Last month New York immigrants and their allies breathed a sigh of relief when Gov. Andrew Cuomo announced that the state would no longer participate in the controversial Secure Communities program that lets federal agents know when city and state police arrest an immigrant who is eligible for deportation.
In a letter to Immigration and Customs Enforcement (ICE), Cuomo noted his administration had “received numerous complaints and questions about the purpose and implementation” of the program and said his greatest concern is that instead of targeting dangerous criminals it is “compromising public safety by deterring witnesses to crime and others from working with law enforcement.”
“We are very glad Governor Cuomo suspended it,” said Omar Angel Perez, Executive Director of the Workplace
Project/Centro de Derechos Laborales, which aids immigrant workers in Long Island. They were one of the first worker centers specifically for Latino workers in the United States.
Cuomo’s action followed more than a year of campaigning and signature-gathering by advocates calling on the state to suspend the controversial program. It was hailed by many as a victory for immigrant rights.
The suspension was supposed to deactivate Secure Communities in as many as 24 New York counties that had enrolled. But two days after its announcement, long-time immigration enforcement advocate, Suffolk County Executive Steve Levy, said police there will continue to participate anyway. It is unclear how Levy can override Cuomo’s deactivation of the program.
That worries Perez, who says he needs workers to file reports against employers who don’t pay them in order for him to help them fight wage theft and other workplace abuses.
“The impact of Secure Communities is that workers are afraid to report crimes,” says Perez.
Ten people were deported from Suffolk County since it joined the program in February, according to ICE records. Nine of them had no criminal record despite Secure Communities’ mandate to focus on people who pose a threat to public safety. This reflects the same pattern seen around the country. ICE maintains that it will deport anyone deemed eligible for removal once they are identified.
Nationwide, about 109,000 people have been deported after ICE took them into custody through Secure Communities. Out of those, ICE reported 60 percent were non-criminals or low-level offenders, while about 26 percent were charged with dangerous felonies. More than 70 percent of states and local law enforcement agencies are enrolled in the program – about 1,250 jurisdictions in 42 states.
New York City and more than half of the state’s 62 counties have declined to enroll in Secure Communities.
Last December, NYPD Police Commissioner Raymond W. Kelly raised his concerns with the program when advocates were organizing for the city to oppose joining after then Gov. Paterson activated it.
“We want people to feel free to contact the police, to walk into police stations; communicate with the police,” said Kelly. “To the extent that [Secure Communities] may have some effect on that, that’s problematic.”
Congresswoman Nydia Velásquez (D-NY) said Cuomo did “the right thing” when he suspended the program. Her district includes parts of Brooklyn, Queens and Manhattan that have large immigrant communities such as Bushwick, Sunset Park and Chinatown. Velásquez was also part of a group of advocates who pressured Cuomo to withdraw from the program.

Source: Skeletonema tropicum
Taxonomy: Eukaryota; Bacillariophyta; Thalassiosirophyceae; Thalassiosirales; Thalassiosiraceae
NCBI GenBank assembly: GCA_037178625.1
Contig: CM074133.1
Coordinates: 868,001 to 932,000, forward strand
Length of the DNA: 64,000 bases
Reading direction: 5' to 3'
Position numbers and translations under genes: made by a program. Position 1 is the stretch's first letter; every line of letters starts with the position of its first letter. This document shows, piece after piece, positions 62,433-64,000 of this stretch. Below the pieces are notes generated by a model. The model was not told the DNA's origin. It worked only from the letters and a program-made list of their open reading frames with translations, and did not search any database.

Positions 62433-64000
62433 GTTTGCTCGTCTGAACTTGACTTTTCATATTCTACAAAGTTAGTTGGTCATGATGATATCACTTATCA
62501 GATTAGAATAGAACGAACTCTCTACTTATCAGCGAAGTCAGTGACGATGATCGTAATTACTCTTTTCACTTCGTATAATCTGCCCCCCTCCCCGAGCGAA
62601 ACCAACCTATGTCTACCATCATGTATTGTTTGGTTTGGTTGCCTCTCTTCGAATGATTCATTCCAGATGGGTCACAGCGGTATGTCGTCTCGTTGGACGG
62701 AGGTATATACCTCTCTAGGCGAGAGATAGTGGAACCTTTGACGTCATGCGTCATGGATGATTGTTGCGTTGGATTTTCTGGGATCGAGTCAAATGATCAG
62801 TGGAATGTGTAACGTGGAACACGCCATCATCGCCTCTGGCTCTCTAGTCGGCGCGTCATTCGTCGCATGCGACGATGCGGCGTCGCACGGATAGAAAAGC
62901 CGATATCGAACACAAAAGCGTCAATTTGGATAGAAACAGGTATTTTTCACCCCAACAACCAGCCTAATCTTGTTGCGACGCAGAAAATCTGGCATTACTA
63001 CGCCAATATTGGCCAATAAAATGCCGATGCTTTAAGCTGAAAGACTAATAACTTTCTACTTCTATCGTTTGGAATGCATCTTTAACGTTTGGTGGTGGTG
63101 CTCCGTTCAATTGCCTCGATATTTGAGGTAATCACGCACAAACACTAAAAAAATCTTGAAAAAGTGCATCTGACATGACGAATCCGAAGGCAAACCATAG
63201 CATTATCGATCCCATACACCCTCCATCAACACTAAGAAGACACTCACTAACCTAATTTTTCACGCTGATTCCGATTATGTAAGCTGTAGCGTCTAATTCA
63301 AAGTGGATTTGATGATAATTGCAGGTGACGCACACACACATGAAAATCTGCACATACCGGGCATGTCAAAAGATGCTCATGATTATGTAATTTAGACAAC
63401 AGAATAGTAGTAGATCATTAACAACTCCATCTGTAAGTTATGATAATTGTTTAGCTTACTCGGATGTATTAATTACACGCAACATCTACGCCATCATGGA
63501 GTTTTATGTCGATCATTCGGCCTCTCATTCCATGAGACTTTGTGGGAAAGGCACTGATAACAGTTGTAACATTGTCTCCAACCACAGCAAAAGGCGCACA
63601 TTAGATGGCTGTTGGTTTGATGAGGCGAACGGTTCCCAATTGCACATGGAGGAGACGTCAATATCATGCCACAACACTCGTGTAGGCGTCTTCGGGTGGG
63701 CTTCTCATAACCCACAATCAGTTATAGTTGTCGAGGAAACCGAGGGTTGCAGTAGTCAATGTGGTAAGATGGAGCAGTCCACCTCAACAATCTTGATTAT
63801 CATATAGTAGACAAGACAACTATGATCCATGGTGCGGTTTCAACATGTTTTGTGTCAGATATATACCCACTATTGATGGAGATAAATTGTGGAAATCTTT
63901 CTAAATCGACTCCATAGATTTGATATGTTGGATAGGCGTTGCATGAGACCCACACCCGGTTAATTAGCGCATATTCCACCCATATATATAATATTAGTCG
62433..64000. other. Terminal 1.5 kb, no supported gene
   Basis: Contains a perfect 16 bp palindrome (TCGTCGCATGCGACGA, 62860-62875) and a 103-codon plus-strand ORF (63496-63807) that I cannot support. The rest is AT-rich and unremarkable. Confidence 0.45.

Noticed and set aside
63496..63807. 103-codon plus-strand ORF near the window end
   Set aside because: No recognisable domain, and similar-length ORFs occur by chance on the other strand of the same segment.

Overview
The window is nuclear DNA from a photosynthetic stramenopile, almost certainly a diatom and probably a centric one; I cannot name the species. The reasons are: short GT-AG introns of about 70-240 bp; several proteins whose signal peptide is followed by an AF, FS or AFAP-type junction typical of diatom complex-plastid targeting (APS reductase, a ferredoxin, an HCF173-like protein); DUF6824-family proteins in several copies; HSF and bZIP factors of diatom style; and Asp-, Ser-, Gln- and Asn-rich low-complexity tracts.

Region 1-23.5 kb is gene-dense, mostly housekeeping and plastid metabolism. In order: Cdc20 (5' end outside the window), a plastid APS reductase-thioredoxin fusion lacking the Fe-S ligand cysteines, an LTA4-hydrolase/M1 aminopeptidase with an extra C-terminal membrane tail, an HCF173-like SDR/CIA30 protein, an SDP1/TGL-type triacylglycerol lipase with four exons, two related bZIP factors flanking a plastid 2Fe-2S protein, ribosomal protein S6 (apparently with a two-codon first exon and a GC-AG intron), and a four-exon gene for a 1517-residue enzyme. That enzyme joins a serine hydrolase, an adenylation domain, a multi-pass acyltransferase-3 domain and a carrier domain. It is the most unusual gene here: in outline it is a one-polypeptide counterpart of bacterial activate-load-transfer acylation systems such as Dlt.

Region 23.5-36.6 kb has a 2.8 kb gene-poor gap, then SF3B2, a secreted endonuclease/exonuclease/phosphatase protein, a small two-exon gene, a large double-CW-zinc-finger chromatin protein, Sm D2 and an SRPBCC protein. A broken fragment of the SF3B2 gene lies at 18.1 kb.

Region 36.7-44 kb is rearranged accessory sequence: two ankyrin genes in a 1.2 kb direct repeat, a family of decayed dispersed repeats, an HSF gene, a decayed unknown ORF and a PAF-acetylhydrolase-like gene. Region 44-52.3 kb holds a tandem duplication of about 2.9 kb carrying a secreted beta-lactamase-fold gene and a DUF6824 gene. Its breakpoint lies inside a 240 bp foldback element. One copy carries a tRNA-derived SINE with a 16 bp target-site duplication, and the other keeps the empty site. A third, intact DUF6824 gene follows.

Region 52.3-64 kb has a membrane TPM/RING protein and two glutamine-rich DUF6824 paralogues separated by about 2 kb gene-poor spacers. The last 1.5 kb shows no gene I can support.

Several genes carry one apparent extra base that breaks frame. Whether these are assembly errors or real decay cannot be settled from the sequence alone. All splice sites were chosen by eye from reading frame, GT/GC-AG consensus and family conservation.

But some advocates want the city to go further. They note that the five boroughs and other cities have long collaborated with ICE through the Criminal Alien Program (CAP), which transfers immigrants held at Rikers Island jail into ICE custody. This led to the deportation of about 3,200 immigrants last year.
“People already feel afraid in certain precincts that are more aggressive in threatening people with deportation,” said Mizue Aizeki, with the Northern Manhattan Coalition for Immigrant Rights. “In some parts of Queens police say ‘I’ll throw you in jail and ICE is going to get you,’” Aizeki said she heard from immigrants she works with.
CAP is a national program available at all state and federal prisons, as well as city jails. ICE does not make public the number of state or cities participating at a national level. Participation in CAP is voluntary, according to New York City Department of Corrections director Dora B. Schriro. In a City Council hearing last November she said the city had no formal agreement with ICE.
ICE ANNOUNCES REFORM
Two weeks after New York joined Illinois and Massachusetts in rejecting Secure Communities, ICE announced a set of reforms aimed at appeasing its critics.
“We’ve listened to what people said, concerns various state and community officials have raised, and we’re trying to address those head on,” said ICE Director John Morton.
One of the reforms gave ICE attorneys in immigration court the discretion to cancel a detainer — the tool used to request that local jails transfer an immigrant to ICE custody.
Morton also said ICE would no longer begin deportation proceedings against victims and witnesses of crimes, with a special emphasis on domestic violence victims.
But immigrant advocates like Aizeki said the reforms amounted to “superficial changes” and said they were disappointed that ICE did not issue a moratorium on Secure Communities.
“It’s an opportunity for them to seem like they’re doing something when they’re really not,” said Aizeki.
Renée Feltz and Stokely Baksh report on Secure Communities and immigration enforcement for DeportationNation.org, which features original stories, interactive timelines, videos and a library of resources.